Their first gigs were in the Everglades, where their audiences were straight-faced Native Americans who never abandoned the boys as they rocked onstage like the Beatles, but the villagers also never expressed pleasure in the music. Tiger calls growing up out there a "different world," explaining, "When I grew up, we didn't have bathrooms; we didn't have lights. We just had lanterns. But that was all right. Man adapts to what's around him, and that's what we had."
For a time, Lee and Stephen moved to Los Angeles, but eventually, their father, Chief Buffalo Tiger (who's known for helping the Miccosukees gain federal recognition as a tribe), brought them back to Dade to help launch the Miccosukee Indian Arts Festival. The fest led to Lee's involvement in tourism development and community relations. "I guess my father had foresight beyond me at the time."
But Lee's passion was music. He did a stint with a national act, the Seven of Us (later known as NRBQ). And while in L.A., he and Stephen formed a band that became known as Sun Country and eventually, back here in South Florida, Tiger Tiger. Lee says he's forging the Native American rock movement, breaking old stereotypes. Tiger Tiger enjoyed some success and even garnered a Grammy nomination. They recorded in Nashville once, with Elvis only one studio over. And Lee played with Chuck Berry and alongside big names like Jimi Hendrix at the first Miami Pop Festival.
But in 2006, Stephen died unexpectedly. He passed out and hit the upper part of his neck on the edge of his fireplace. For Lee, he says, it was like a dream. He couldn't believe it. Afterward, "I didn't feel like doing much of music," he says. He was also going through a divorce, and though he played around with his guitar, "I wasn't ready yet."
Recently, he says, "The weight was lifted off. I was stopped up with sorrow; the faucet was closed, and then little by little, it turned on. And then all of a sudden, about three months ago, the floodgates opened up and I started writing."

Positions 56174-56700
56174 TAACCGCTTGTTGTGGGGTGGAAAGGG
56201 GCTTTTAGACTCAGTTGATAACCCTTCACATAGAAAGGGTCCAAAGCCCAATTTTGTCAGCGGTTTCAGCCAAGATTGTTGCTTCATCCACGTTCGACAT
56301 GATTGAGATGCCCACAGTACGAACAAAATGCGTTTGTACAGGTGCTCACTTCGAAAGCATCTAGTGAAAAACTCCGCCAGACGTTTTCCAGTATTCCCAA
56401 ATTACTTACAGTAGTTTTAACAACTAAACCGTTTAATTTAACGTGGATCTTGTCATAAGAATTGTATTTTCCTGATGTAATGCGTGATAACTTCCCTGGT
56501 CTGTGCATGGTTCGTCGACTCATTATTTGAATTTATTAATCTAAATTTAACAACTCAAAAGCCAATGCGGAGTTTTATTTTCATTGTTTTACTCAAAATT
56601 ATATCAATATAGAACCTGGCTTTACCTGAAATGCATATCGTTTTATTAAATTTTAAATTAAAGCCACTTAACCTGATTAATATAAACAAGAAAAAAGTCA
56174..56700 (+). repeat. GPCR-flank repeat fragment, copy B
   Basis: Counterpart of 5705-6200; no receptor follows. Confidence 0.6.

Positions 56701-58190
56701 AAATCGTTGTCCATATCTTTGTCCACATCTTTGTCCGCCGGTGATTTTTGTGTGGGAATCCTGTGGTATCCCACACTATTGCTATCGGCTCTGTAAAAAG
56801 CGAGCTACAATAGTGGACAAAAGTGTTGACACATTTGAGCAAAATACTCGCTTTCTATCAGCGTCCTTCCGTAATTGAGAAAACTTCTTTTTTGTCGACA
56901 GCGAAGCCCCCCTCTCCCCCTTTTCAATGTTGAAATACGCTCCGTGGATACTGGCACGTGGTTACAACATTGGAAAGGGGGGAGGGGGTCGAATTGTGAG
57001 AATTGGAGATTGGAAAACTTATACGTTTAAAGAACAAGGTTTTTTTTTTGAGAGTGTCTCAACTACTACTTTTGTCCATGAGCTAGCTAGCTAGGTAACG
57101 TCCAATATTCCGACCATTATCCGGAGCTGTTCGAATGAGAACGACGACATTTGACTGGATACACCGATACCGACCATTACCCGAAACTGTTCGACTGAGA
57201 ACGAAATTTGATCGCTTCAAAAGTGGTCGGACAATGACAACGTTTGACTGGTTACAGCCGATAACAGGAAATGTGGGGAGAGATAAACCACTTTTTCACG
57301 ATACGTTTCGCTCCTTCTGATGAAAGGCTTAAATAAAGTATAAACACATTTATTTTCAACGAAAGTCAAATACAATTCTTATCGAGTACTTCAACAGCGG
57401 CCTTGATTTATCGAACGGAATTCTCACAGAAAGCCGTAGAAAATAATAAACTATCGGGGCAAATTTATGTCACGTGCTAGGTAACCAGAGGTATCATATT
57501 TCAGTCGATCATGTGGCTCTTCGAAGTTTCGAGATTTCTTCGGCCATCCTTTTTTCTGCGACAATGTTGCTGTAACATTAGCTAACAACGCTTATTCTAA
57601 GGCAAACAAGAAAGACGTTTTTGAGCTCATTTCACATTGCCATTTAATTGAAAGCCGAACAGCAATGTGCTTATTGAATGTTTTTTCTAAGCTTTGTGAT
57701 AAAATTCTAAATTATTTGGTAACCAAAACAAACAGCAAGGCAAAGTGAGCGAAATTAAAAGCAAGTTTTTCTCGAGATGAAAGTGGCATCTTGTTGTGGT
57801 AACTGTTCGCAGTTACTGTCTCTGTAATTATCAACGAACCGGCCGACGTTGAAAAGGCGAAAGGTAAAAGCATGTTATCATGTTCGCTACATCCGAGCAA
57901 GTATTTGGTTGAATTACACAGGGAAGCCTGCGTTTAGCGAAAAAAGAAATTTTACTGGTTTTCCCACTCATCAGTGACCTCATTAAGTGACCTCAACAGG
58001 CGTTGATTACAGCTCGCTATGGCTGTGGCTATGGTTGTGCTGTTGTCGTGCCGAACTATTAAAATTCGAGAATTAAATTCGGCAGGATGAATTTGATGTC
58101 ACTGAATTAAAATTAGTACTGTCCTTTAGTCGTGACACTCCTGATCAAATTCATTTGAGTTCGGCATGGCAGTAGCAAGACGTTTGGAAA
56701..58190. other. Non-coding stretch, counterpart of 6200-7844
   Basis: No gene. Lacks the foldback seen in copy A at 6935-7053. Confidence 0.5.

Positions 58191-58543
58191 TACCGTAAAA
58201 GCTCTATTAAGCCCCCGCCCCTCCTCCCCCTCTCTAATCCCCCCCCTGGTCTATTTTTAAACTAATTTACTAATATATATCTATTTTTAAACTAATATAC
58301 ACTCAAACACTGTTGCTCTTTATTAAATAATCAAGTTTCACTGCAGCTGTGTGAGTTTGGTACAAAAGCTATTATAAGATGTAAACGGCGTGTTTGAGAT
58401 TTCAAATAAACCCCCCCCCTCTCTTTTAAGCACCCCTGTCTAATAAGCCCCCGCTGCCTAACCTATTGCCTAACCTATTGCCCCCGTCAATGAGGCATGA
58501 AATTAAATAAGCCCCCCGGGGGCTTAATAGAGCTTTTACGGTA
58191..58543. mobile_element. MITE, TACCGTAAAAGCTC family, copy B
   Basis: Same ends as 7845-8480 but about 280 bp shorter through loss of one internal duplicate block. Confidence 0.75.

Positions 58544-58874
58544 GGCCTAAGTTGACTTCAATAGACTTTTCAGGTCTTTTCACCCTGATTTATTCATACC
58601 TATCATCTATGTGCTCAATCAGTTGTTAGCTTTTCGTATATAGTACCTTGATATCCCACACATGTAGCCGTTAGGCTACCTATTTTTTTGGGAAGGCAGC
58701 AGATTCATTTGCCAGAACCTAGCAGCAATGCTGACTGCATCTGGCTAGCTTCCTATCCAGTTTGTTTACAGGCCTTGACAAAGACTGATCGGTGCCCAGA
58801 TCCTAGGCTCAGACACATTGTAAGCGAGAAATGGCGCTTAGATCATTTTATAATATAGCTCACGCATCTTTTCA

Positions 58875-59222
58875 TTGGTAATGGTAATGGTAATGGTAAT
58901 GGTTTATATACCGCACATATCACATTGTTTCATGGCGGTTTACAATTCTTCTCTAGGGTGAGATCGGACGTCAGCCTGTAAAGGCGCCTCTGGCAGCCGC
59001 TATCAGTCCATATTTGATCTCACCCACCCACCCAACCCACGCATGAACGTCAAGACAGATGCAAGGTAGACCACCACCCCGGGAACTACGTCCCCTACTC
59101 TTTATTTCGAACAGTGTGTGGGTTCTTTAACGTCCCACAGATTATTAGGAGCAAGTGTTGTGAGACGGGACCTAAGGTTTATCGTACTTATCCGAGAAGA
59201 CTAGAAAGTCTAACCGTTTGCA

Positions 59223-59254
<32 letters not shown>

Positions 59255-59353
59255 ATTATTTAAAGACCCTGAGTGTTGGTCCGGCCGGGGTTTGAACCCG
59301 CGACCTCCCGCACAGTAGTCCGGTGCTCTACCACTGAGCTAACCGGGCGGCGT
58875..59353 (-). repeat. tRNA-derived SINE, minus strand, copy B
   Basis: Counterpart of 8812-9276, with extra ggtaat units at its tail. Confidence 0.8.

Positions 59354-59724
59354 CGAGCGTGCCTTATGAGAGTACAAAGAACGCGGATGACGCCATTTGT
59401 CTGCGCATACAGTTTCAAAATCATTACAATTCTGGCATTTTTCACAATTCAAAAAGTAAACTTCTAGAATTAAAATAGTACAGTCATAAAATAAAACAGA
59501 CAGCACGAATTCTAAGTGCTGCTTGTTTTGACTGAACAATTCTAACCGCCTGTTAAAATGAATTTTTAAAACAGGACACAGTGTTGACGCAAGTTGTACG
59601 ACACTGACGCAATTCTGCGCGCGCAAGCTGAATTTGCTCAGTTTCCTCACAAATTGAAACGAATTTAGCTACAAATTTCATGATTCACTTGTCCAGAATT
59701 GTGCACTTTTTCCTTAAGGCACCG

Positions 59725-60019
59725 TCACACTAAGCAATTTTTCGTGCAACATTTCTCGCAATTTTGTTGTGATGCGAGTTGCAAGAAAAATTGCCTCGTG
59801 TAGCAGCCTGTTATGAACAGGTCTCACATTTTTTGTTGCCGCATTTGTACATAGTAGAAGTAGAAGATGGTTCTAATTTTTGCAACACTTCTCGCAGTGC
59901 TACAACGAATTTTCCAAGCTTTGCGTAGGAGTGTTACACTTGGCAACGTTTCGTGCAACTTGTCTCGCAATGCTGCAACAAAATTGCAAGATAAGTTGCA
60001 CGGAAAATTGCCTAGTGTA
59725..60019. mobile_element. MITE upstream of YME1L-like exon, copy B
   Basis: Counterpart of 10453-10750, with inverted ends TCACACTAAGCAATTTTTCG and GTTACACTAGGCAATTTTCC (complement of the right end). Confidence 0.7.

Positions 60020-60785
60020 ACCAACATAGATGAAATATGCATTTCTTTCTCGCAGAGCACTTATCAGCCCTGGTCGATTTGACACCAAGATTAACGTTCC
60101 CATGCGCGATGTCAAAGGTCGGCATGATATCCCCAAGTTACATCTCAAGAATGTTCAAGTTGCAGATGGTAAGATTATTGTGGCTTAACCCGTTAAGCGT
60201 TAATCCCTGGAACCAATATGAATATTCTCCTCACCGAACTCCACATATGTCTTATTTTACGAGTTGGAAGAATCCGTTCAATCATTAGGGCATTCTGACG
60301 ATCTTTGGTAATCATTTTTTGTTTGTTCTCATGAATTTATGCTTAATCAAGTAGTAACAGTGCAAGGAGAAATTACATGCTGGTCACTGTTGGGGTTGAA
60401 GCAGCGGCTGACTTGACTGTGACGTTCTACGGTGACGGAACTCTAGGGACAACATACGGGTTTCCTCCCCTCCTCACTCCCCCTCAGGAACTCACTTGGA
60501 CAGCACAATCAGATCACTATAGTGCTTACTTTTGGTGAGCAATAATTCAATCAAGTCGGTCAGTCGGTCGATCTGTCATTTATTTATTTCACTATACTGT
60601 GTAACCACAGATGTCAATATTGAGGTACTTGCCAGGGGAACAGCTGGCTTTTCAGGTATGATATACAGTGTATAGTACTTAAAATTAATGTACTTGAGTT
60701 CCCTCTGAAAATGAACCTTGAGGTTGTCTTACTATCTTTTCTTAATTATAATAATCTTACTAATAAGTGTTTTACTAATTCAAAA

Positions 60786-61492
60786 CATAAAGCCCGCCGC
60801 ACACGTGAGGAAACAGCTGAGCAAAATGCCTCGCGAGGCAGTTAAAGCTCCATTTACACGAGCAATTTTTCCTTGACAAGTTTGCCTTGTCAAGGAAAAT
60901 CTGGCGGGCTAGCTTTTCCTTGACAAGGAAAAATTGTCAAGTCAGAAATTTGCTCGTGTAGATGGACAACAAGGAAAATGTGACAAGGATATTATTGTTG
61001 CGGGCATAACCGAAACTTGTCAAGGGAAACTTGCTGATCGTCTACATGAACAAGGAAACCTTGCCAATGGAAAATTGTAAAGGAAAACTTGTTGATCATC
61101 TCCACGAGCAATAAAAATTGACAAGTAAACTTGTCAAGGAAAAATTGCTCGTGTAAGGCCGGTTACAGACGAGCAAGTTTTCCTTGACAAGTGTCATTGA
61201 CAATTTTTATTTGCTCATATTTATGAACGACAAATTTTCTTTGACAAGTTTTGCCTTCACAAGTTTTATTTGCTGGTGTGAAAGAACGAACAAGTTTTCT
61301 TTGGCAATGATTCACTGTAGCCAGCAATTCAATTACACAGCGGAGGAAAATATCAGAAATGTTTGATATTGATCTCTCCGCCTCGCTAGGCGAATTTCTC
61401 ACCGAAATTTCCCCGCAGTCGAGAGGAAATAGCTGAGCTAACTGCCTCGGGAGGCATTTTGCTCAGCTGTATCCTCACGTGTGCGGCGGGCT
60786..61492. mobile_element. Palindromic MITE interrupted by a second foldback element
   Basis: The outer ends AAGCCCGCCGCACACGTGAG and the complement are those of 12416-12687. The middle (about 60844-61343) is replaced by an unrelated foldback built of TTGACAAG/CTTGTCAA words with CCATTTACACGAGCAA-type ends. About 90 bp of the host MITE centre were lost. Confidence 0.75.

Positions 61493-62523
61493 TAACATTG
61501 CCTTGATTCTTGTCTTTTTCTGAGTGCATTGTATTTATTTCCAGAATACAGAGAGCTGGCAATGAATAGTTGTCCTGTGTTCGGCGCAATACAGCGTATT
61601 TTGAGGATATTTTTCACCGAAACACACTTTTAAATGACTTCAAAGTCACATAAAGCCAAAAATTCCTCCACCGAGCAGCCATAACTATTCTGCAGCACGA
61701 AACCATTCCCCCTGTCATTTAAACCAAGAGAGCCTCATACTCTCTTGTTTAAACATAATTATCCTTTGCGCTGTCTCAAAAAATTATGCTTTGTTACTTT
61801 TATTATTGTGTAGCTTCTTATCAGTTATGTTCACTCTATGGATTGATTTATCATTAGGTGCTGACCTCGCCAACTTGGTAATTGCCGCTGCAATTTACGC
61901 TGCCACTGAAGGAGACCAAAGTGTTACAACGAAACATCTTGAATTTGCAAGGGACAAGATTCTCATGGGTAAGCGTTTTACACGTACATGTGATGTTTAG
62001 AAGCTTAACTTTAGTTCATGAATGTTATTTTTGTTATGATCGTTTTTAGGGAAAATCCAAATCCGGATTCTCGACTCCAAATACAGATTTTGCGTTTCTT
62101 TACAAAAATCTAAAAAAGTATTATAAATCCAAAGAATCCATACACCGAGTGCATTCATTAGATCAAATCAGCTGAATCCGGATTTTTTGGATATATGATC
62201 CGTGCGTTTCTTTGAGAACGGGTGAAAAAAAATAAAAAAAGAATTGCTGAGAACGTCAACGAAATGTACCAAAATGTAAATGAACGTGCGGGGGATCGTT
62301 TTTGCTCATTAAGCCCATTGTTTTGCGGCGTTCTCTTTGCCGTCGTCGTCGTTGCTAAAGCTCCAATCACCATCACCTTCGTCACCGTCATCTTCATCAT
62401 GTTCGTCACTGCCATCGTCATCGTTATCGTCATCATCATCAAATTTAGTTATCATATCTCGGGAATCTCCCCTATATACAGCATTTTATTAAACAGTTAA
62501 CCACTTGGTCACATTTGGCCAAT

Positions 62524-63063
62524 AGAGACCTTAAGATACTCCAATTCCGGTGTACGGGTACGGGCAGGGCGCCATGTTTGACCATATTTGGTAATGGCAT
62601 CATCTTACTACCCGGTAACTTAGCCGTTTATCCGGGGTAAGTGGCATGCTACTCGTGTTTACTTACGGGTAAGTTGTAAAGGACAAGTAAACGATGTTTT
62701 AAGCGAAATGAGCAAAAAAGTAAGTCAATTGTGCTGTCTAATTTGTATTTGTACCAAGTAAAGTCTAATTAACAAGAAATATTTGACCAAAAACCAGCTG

Lee lights up when the conversation turns to newest LP, New Era. It features some sounds that his old releases don't. Time spent in the Dominican Republic with baseball star Sammy Sosa inspired him to add some Latin flair to a few tunes. Both men now work in the tourism industry, and Sosa had invited Lee to the island to discuss the idea of the tribe developing a Hard Rock there.
The resort never materialized, but Lee fell in love with the place and makes regular return visits. "I started digging some of the bands that were playing," he says, especially their use of percussion. He purchased a bunch of the equipment that made the Latin sound and brought it back. "I incorporated that sound in the songs that are appropriate," he says. He also began meeting people. "Actually, I started meeting girls," he laughs. And even wrote a song for one of them, "Yovanna Yovanna."
Lee hasn't lost his rock edge or simple pop tunes, but, he explains sincerely, "This New Era is truly a new era for me with my sound."
The album opens with "Red Rocks the Earth," a song about the Seminole tribe's acquisition of the Hard Rock, which he sees as opening the tribe up to the world, making it an economic and social player on an international level. He met with the tribe's chief, gave him a copy of New Era, and explained he wanted to do a tribute to the Seminole tribe.
That tribute will happen as a release party for the LP at the Hard Rock's Swamp Bar, where Lee will play in a hut. "I've played in a chickee all my life!" Lee declares passionately. Though he's without his main partner in music, Lee still has a whole tribe behind him as he enters the next phase of his music career.